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User Info: N3xtG3nGam3r

4 months ago#15
I said f*** it earlier this year when I found an unopened, returned LG 4K 65" LED for $900. I love my TV so much I went and upgraded to a 1080Ti so I could fully enjoy it. 1440p and 1080p also both look great on it.

I would say if you're looking at under 32" that the pixel density with 1080p would be sufficient and also be a nice little upgrade over 900p. Getting a small 4K uhdtv would make it difficult to see the text and things like that. Even for me on my 65", I only sit about 8-9 feet away and if I can't scale UI and text in video games, I'm straining my eyes to read s*** lol.
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User Info: ArkonBlade

4 months ago#16
1080 is fine if you are doing 1080P if you are looking for a card to last you a good while. should do 1440p for a good bit as well. If you are looking for a 4k card there is only the 1080 TI.

IMO though I'd wait for the next batch of cards to do 4k. The 1080 TI will do it but its just barely pulling it off.
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User Info: Golden_Gonads

4 months ago#17
It'll likely last for at least 5 years or so on high settings so long as there are no big advances in tech. My old card lasted me 8 years at medium/high and that was a budget card from the start. (I only replaced it as it wasn't compatible with DirectX 11).

User Info: Superemppu

4 months ago#18
SnakePlisken94 posted...
1080 can barely do 1440p properly let alone 4k

Seems to run my 1440p 144hz screen just fine. 4k/60 is doable too if you're smart about what settings to run.
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User Info: Andreas2402

4 months ago#19
8gb vram is barely enough for the most demanding games today.
The bigger the lie, the more they believe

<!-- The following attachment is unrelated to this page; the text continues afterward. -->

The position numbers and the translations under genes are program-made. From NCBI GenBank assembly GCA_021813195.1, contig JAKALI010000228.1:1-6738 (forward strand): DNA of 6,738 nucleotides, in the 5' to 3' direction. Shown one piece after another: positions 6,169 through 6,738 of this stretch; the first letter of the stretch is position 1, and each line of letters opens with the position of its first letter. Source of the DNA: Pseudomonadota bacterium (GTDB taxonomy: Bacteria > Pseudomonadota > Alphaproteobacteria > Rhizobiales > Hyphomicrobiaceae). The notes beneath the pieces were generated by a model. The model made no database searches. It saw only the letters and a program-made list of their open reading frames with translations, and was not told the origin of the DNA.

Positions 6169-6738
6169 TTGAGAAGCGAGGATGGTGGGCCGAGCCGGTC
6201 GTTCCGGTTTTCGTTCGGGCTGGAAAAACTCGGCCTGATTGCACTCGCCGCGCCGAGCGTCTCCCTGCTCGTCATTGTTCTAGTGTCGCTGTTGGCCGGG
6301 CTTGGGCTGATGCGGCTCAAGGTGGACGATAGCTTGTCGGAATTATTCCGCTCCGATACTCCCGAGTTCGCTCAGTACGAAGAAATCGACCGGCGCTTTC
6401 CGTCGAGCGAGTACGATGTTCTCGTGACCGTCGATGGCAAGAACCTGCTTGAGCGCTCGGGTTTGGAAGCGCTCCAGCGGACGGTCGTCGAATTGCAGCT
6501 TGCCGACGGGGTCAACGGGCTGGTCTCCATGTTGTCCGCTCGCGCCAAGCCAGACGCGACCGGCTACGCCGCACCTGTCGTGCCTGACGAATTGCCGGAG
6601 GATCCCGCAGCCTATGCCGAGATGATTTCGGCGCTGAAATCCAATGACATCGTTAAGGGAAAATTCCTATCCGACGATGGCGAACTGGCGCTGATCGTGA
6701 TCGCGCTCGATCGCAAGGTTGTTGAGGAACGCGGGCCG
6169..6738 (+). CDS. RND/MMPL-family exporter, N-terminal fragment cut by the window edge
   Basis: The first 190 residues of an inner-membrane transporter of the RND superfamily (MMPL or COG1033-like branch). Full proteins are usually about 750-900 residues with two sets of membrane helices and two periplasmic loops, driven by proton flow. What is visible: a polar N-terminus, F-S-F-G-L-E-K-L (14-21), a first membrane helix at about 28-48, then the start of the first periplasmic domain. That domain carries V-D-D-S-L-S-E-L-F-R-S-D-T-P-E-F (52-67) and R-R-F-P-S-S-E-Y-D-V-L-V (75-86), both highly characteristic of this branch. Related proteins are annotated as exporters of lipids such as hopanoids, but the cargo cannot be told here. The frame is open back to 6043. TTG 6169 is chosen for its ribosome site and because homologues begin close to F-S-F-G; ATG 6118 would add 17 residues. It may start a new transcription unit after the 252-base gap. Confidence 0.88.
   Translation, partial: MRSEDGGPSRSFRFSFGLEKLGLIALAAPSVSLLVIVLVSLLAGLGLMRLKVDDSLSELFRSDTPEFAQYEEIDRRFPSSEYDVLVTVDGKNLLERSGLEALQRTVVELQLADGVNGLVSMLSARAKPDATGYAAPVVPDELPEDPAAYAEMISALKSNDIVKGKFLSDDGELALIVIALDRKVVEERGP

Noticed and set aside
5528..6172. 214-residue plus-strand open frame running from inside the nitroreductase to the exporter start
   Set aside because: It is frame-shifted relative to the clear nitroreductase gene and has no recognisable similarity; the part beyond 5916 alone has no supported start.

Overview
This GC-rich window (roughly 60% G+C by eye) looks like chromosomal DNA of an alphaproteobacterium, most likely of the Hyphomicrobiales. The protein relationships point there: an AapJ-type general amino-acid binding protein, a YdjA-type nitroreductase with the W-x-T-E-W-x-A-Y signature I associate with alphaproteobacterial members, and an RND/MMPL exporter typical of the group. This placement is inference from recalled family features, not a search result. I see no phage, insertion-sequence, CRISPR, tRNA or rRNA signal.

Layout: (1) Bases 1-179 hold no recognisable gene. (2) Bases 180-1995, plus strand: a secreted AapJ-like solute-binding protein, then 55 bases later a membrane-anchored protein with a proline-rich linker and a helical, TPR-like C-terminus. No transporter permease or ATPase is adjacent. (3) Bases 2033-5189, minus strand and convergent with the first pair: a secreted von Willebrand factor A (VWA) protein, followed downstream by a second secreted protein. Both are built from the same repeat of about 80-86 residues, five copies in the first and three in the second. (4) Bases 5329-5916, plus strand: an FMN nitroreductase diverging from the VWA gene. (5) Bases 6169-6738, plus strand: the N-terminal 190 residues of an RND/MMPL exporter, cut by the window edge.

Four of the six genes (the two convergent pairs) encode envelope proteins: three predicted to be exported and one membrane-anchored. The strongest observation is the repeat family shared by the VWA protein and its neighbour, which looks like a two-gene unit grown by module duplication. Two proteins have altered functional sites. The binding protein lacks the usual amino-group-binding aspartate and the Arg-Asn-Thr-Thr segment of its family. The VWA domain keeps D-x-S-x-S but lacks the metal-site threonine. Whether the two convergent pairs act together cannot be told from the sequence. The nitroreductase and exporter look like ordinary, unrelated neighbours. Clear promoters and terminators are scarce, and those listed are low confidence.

User Info: Otimus

4 months ago#20
It's the fourth best videocard available for consumers to buy, and those other three are all close together (about 20-30%, IIRC, from the 1080?).

Nothing is ever future proof. But it'll last a while.

But let me say this, and this statement may be controversial: Any given card in a given design lineup (i.e. all Pascal cards) will probably, more or less, become outdated for their use cases at the same time. Like, by the time a GTX 1060 is s*** for games, a GTX 1080 is probably going to be s*** for games too. I've never really bought into this whole "more expensive card lasts longer" thing. A more expensive card gives you more options and a little bit of headroom. But that's really about it.

I bought a 1080 because 1070's were the same price at the time. Otherwise I would have bought a 1070, and I wouldn't have really regretted it.

Though, on the other hand, having a 1080 has probably helped with running some games at higher resolutions on my 4K TV, so it sort of worked out. (I frankly would never pay more than $500 for any videocard ever. Even $500 was a bit absurd. I still think we're a generation away from reasonably affordable 4K cards. A 1080 can do a good chunk of stuff at or near 4K, but a 1080 Ti would do it better, but even that still has it's problems.)

Honestly, if you can wait, I'd wait. If you can't, the 1080 is still a fine card.